Through experiencing time in a nonlinear way, can artificial intelligence provide us more perspective?
- Is Sophia the Robot, of Hanson Robotics, conscious? Not quite, she says. Instead, she reflects the consciousness of humans in the same way the moon reflects the light of the sun.
- While we don't know if humans possess free will, she advises us to act as if we do. We can benefit from this.
- So, what can humans learn from robots? Artificial intelligence can view the world in a way that's more objective, being present while still able to look toward the future and the past.
We encode our biases into everything we create: books, poems, and AI. What does that means for an increasingly automated future?
- AI isn't "just technology," says Professor Ramesh Srinivasan. We have to bust the myth that AI is neutral and has no biases. We encode our biases into artificial intelligence. That fact will become more apparent as 5G 'smart cities' become a reality.
- Business leaders must develop awareness and ask themselves: What are the data sets my technologies are learning from and what are the values that are influencing the development of these technologies?
- The American public, across every demographic and both sides of the aisle, supports doing something about big technology issues that are creating an unequal future, says Srinivasan. We are at an inflection point, and good AI is possible if tech leaders act on these issues.
A pragmatic approach to fixing an imbalanced system.
- Intentional or not, certain inequalities are inherent in a digital economy that is structured and controlled by a few corporations that don't represent the interests or the demographics of the majority.
- While concern and anger are valid reactions to these inequalities, UCLA professor Ramesh Srinivasan also sees it as an opportunity to take action.
- Srinivasan says that the digital economy can be reshaped to benefit the 99 percent if we protect laborers in the gig economy, get independent journalists involved with the design of algorithmic news systems, support small businesses, and find ways that groups that have been historically discriminated against can be a part of these solutions.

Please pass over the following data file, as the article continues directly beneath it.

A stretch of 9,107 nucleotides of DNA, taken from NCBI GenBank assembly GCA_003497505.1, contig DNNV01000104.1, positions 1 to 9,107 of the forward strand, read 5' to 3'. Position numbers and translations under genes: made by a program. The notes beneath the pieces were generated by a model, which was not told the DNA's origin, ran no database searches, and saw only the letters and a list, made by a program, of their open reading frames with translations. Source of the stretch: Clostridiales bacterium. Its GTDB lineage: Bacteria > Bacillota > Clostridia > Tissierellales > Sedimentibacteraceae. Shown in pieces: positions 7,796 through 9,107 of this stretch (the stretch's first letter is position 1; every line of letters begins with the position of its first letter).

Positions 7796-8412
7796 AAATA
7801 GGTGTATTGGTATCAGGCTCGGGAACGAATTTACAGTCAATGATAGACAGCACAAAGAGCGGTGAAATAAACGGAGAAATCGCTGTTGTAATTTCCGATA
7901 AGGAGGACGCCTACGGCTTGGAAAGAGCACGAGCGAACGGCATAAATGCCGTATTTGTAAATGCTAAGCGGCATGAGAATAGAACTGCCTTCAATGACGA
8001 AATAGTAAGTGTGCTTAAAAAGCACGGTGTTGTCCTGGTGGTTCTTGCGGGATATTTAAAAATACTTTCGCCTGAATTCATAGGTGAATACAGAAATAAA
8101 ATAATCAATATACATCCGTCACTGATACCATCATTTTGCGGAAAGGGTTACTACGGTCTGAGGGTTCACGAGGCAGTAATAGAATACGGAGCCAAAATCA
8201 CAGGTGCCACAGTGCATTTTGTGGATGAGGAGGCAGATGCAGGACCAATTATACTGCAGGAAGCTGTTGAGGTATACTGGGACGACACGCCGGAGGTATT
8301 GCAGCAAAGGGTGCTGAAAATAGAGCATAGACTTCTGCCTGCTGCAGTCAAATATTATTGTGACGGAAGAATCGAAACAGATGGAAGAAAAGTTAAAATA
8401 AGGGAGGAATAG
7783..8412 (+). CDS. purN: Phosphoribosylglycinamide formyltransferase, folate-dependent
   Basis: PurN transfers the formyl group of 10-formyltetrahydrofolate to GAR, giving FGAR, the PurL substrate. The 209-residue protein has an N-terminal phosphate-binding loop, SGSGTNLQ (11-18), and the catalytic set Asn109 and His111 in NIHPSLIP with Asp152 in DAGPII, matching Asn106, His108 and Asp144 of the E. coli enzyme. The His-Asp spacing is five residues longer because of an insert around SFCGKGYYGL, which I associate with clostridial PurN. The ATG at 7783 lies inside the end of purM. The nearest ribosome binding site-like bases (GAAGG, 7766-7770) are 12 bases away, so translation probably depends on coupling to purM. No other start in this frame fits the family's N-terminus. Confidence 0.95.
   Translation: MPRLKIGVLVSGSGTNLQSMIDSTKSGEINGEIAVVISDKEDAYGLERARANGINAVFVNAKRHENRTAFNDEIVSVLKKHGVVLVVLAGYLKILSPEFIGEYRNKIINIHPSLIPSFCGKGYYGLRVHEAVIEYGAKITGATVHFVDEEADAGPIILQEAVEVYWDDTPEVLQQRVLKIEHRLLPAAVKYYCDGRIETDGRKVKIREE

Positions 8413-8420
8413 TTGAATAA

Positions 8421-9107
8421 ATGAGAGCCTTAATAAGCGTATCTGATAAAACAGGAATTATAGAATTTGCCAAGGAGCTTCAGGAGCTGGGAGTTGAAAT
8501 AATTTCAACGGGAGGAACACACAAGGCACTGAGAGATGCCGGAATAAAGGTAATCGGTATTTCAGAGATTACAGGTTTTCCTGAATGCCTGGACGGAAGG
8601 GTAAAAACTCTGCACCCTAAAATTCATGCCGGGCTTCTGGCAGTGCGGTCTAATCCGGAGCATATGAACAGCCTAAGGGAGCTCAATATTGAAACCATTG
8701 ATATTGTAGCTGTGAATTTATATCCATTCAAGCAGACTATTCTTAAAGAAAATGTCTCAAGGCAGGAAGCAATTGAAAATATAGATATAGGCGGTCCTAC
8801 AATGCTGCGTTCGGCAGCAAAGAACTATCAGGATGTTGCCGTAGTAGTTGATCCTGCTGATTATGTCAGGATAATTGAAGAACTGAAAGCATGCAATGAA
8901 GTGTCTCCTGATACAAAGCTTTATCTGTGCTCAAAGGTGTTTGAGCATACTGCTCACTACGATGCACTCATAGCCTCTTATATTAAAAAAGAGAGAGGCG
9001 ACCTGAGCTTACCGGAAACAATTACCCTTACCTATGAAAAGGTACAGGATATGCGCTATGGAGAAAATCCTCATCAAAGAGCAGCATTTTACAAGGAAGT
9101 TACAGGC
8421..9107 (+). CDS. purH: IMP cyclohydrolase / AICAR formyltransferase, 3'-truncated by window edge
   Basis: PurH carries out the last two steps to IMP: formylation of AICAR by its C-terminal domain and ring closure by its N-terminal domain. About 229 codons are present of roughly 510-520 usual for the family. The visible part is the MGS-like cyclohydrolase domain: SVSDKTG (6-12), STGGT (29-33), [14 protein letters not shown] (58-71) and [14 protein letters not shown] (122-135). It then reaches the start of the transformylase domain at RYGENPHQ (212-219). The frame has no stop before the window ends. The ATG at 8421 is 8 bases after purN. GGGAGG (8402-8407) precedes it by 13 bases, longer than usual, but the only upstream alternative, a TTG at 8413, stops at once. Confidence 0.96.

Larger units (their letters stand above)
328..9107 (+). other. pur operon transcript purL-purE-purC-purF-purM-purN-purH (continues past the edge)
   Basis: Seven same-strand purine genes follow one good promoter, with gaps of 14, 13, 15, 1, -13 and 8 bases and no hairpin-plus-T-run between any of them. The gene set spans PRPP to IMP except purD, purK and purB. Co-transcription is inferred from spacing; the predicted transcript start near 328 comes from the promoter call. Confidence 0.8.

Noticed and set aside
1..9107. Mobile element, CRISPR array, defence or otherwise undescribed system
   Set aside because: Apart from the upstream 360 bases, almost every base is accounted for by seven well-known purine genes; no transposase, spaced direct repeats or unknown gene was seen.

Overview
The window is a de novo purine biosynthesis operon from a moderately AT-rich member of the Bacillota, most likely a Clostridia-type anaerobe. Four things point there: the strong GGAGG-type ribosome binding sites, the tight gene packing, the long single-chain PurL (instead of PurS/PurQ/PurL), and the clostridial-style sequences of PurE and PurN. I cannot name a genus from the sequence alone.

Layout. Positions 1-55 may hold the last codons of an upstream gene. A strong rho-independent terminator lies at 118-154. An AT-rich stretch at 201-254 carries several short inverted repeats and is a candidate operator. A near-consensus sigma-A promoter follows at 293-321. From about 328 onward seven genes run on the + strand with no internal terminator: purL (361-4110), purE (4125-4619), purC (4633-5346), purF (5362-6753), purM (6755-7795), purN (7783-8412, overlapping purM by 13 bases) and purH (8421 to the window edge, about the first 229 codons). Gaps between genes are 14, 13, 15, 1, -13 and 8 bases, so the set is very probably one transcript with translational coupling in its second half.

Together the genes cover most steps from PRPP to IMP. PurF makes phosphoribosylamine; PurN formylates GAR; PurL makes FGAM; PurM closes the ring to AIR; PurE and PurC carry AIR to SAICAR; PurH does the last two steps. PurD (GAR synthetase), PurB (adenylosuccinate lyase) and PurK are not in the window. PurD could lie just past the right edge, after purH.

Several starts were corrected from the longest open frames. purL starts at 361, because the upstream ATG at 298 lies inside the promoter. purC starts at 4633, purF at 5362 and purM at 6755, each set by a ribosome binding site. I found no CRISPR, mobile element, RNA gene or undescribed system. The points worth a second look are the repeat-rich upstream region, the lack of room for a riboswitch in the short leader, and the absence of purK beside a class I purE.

Is there a way for more human-centered algorithms to prevent potentially triggering interactions on social media?
- According to a 2017 study, 71% of people reported feeling better (rediscovery of self and positive emotions) about 11 weeks after a breakup. But social media complicates this healing process.
- Even if you "unfriend", block, or unfollow, social media algorithms can create upsetting encounters with your ex-partner or reminders of the relationship that once was.
- Researchers at University of Colorado Boulder suggest that a "human-centered approach" to creating algorithms can help the system better understand the complex social interactions we have with people online and prevent potentially upsetting encounters.
Without regulations, implicit bias could shape artificial intelligence into a nightmare for some.
- Implicit biases are feelings and ideas subconsciously attributed to a group or culture based on learned associations and experiences. Everyone has them, but it can be dangerous when those biases are transferred to a powerful technology like AI.
- By keeping the development of artificial intelligence private, we are risking building systems that are intrinsically biased against certain groups.
- Governance and regulations are necessary to ensure that artificial intelligence remains as neutral as possible.